It seems likely that Groupon will sell off part of its Asia operations
Groupon has been in the midst of a turnaround for quite some time now, and debate about whether management is successfully executing a transformation continues. Growth in North America has been the main focus of analysts who follow the company, and the debate has centered on whether it can maintain that growth.
Turning even more positive on Groupon
In a report dated Feb. 25, Sterne Agee analysts Arvind Bhatia and Brett Strauser reiterated their Buy rating and $12 per share. They met with Groupon management this week and came away with the belief that the company can sustain the recent growth in North America.
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Perhaps the main reason Groupon has enjoyed such solid growth rates in the region recently is because of easy comparisons with the previous year. The Sterne Agee team thinks the North America Local segment is heading for double-digit growth.
Groupon management is confident
During the meeting, management “exuded confidence,” according to the analysts, highlighting the positive trends in North America Local and expectations of billings growth in the double digits in this segment. Of course in order to convince Wall Street that they’re on the right path, management is going to have to execute that double digit growth rate beyond the easy comparable quarters.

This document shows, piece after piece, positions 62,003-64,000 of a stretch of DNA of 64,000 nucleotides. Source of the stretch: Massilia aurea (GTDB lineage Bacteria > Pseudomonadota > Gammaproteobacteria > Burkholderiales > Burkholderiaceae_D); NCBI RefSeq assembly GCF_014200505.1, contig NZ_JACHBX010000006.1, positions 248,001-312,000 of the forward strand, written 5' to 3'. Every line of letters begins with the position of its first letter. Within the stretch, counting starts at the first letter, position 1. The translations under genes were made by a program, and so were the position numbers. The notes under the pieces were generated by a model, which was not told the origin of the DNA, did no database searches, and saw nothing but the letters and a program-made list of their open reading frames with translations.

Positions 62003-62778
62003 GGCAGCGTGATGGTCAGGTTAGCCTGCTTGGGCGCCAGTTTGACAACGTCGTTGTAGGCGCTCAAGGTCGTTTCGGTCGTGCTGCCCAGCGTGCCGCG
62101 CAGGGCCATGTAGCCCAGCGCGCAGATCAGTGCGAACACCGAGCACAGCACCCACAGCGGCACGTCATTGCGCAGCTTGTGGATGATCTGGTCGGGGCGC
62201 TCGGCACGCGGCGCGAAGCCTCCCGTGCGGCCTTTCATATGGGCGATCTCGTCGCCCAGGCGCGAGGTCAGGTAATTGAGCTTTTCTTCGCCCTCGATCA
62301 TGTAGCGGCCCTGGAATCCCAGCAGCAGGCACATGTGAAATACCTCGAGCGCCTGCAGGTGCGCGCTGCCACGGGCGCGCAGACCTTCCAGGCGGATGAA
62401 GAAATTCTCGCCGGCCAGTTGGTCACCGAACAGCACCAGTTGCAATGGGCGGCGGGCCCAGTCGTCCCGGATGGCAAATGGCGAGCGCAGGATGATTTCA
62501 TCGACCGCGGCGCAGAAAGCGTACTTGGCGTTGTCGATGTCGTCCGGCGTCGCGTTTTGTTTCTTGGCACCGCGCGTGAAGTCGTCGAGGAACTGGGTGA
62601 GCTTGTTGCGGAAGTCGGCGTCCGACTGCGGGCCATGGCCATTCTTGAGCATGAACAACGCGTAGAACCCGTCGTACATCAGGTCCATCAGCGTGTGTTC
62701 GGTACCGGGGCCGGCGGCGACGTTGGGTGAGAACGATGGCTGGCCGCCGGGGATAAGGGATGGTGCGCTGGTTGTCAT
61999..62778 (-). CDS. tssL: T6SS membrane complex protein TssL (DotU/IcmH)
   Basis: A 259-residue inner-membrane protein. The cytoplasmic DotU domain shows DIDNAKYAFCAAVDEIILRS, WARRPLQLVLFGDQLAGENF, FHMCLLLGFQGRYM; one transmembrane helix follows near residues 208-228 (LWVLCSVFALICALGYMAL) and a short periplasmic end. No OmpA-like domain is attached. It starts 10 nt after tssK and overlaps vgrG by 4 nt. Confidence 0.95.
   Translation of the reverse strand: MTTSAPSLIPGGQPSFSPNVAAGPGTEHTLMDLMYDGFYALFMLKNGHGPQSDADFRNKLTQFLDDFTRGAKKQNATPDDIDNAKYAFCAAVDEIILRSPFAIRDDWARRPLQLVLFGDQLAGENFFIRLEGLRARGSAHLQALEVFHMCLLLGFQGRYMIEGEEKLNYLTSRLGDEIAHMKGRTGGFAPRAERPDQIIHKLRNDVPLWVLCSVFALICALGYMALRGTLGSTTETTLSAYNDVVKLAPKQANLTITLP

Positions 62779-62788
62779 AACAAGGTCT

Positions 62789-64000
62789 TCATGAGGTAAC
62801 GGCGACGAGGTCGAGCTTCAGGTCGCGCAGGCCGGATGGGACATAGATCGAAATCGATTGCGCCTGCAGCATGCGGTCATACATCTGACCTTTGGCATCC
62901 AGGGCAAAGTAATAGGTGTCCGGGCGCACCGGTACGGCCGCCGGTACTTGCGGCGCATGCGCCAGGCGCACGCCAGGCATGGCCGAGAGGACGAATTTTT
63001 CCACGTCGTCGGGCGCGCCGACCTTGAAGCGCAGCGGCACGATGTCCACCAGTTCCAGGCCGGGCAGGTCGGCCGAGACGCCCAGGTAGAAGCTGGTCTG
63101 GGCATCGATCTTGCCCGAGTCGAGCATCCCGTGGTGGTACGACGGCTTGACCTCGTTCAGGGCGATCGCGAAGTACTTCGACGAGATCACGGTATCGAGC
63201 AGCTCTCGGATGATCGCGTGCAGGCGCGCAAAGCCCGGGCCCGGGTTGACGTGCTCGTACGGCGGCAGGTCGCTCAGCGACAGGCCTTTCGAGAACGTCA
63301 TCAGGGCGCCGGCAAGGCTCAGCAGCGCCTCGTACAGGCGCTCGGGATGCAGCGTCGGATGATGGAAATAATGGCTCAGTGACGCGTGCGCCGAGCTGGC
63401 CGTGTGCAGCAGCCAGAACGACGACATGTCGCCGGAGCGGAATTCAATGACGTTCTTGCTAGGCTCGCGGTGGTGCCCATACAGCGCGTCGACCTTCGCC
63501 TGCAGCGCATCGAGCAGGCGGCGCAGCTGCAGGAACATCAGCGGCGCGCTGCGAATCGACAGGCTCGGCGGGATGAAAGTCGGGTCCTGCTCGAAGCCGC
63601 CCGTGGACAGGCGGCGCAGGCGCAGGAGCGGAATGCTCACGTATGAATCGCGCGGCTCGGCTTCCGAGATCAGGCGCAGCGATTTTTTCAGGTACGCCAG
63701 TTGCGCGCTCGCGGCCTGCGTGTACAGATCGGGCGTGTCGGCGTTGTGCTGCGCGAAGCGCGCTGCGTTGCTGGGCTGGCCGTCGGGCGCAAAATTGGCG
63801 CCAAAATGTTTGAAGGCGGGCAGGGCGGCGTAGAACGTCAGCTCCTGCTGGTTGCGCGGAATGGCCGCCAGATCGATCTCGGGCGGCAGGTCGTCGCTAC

The Sterne Agee analysts said they think both the email part of Groupon’s business is stable and the non-email part is growing steadily. As a result, they think it’s likely that management can deliver on the expectations they have set forth.
What about expansion elsewhere?
As Groupon starts to show early signs of a successful turnaround in North America, its business is still struggling in the Europe, the Middle East and Africa region. Management thinks the region’s Local business is running about a year behind the North America Local segment.
Full year billings in the region fell 4% from 2013 to 2014, while fourth quarter billings fell 13% year over year. So if management is right about Europe, the Middle East and Africa being about a year behind North America, that would mean billings should be starting to pick up toward the end of this year. The Sterne Agee analysts suggest that the region could end up being a tailwind for Groupon as a result.
Groupon updates Ticket Monster / Asia sales
Management also gave the impression that Groupon will sell off a part of its Ticket Monster and Asia operations at some point in the near future. The company purchased Ticket Monster just about a year ago for $260 million. If Sterne Agee is right about the current valuation of the South Korean subsidiary, then it turned out to be a very wise acquisition for Groupon. They estimate that Ticket Monster, by itself, may be worth as much as $1 billion.
Investors would probably welcome a sale of Ticket Monster and / or a part of Groupon’s Asian operations. A sale would boost the company’s EBITDA and balance sheet, and the Sterne Agee analysts think it would be a catalyst for Groupon stock. Further, they suggest that Groupon’s businesses in areas where it struggles will be either sold off or partnered with another company that would put in some capital to help it grow.
As of this writing, shares of Groupon were up by 1.42% to $8.20 per share.